What does "knowingly" mean under the Illinois Residential Real Property Disclosure Act?
What exactly is the burden of proof under the Residential Real Property Disclosure Act, 765 ILCS 77/1, [“the Act”]? The operative language, found in Section 55, specifies that a personwho knowingly violates provisions of the Act is liable for actual damages, court costs and possibly attorney fees incurred by the prevailing party.
But what does “knowingly” mean? Does the buyer have to demonstrate direct knowledge that the seller knew of the defect? The Appellate Court in Kroot v. Chan, recently clarified things a bit. In Kroot, the defendant owned a home on North Claremont in Chicago. The defendant resided there from 2002 to 2011. In 2013, the defendant executed the Disclosure Report required by the Act. He denied having any knowledge of flooding or leakage problems in the basement. He also denied any knowledge of any defects in the walls or floors. You can likely guess where this is headed…
Within 24 hours of purchasing the home the plaintiffs experienced water intrusion in the basement through the walls and floors. In their lawsuit, the plaintiffs alleged that there had been chronic water intrusion into the basement, and, as a result, the defendant was likely aware of the presence of mold in the basement. Plaintiffs prevailed at trial and were awarded $64,518.67 in damages. Additionally, the trial court awarded $28,130.16 in attorneys fees to the plaintiffs. The defendant appealed, claiming that while water infiltration had occurred, he was unaware of that fact until destructive testing took place after plaintiffs moved into the home.
The Appellate Court discussed the trial evidence at length. The Opinion noted that after an pre-purchase inspection, the plaintiffs noted a discolored area along the lower portion of a wall in the basement[telltale signs of water intrusion]. They made the defendant aware of that finding. On a subsequent inspection, that same wall featured a new coat of paint. When questioned why the wall had been painted, the defendant explained the wall had been painted to make it look nice for the plaintiffs. After this issue came up, pursuant to plaintiffs’ request, the defendant again represented, in a supplemental letter, that that he had no knowledge of mold in the basement.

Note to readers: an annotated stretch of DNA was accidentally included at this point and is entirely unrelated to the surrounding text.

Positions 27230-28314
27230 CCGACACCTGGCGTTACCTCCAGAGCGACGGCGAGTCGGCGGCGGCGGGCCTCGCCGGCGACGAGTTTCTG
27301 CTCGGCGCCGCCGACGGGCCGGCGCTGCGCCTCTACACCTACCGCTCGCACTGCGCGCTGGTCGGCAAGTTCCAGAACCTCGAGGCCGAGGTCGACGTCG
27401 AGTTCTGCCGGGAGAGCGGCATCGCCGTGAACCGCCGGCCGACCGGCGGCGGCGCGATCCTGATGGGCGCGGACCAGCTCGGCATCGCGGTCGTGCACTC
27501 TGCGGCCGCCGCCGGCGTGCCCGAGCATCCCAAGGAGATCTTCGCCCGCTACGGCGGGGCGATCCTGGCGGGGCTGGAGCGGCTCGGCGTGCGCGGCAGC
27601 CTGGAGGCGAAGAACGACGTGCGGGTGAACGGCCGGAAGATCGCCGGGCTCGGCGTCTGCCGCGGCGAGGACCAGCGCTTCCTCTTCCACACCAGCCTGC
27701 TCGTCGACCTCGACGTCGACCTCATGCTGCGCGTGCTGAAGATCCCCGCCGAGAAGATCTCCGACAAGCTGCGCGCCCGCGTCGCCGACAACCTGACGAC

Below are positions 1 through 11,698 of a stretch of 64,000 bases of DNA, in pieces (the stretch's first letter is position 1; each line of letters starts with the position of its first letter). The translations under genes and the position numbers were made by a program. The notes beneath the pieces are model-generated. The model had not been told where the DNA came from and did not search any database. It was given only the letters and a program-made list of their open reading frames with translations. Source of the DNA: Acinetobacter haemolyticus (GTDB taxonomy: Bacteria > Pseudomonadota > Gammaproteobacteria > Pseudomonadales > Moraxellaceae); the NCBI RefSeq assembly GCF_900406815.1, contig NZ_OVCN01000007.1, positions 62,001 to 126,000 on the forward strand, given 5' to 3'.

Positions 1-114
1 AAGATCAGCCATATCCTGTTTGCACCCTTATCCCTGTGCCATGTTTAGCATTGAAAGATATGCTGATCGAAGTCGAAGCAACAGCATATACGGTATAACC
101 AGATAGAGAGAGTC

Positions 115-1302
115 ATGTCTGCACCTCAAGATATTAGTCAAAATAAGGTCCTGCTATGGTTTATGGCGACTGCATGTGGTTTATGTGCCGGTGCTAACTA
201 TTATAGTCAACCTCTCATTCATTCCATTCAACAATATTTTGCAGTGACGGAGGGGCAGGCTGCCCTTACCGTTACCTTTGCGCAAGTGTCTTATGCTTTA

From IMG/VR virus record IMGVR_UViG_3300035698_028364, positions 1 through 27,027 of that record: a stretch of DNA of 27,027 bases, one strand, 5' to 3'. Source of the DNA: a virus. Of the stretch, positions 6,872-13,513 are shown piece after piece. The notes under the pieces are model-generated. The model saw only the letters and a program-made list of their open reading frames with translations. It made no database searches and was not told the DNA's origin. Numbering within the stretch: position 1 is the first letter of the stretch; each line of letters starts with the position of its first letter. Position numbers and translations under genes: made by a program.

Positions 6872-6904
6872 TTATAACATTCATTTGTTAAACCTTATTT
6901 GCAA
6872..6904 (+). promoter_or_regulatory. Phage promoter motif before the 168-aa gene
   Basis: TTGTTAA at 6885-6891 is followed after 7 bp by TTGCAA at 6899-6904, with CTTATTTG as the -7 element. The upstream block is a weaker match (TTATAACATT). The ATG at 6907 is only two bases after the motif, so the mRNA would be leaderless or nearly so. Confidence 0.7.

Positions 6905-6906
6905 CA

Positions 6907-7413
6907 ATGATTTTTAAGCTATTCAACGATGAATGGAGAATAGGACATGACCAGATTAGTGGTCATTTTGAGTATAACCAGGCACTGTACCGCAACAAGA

The trial evidence also revealed that after plaintiffs had taken possession and learned of the leaking, they retained a contractor to do necessary repairs. The contractor, during the repairs, pulled carpet and noted major water damage to the subfloor. In the contractor’s opinion, the damage had been present “for a while.” The contractor also found mold on the subfloor, rotting plywood under the carpet; moisture and mold on basement walls; standing water behind a wall plate and evidence of leakage in an area where new carpeting had been put down.
Additionally, a neighbor testified he saw water damaged carpet and a water damaged chair in the defendants garbage approximately a year before the sale. The defendant insisted however that he never saw any stains on any carpet or furniture. While the defendant admitted to hearing about discoloration on a basement wall, he testified he never saw it. Friends of the defendant also testified they had been in the basement on multiple occasions and never noticed any indication of water intrusion. In summary, the defense in this case, which I see in most of these cases, amounted to: “Sure, there was some water damage down there, but you can’t prove I knew about it.”
The trial court decided that the plaintiffs were believable while the defendant was not. And the Appellate Court, after considering the evidence agreed, affirming the trial Court’s judgment.
It appears that the plaintiffs did not present any evidence that a contractor told the plaintiff prior to the sale – “Hey, your basement leaks like a sieve” – which would be the best evidence one could have regarding a “knowing” violation.
But there was some important circumstantial evidence presented that helped plaintiff demonstrate knowledge. First, the plaintiffs observed evidence of water on a basement wall and complained about it. And that same wall was later painted over – suggesting concealment. And concealment infers knowledge of a problem. Additionally, the neighbor – a disinterested third party – offered testimony regarding water damaged carpet and furniture in the garbage shortly before the sale. That testimony certainly raises eyebrows. Finally, the contractor’s testimony regarding extensive, long-standing water damage is additional circumstantial evidence of knowledge. So while there was no direct evidence, plaintiff’s counsel, to his credit, created sufficient circumstantial evidence of knowledge to secure a verdict.
As a side note, at least one Illinois Appellate Court had suggested that the burden of proof in a case under the Act is “clear and convincing evidence” – a rung up from the preponderance of evidence standard. See Butler v. Harris 2014 IL App (5th) 130163. Trial lawyers taking these cases should bear that in mind.
The clip above is from The Money Pit, a 1986 movie staring Tom Hanks and Shelley Long. That movie demonstrated that Tom Hanks, currently one of the best actors alive, can occasionally make a bad movie.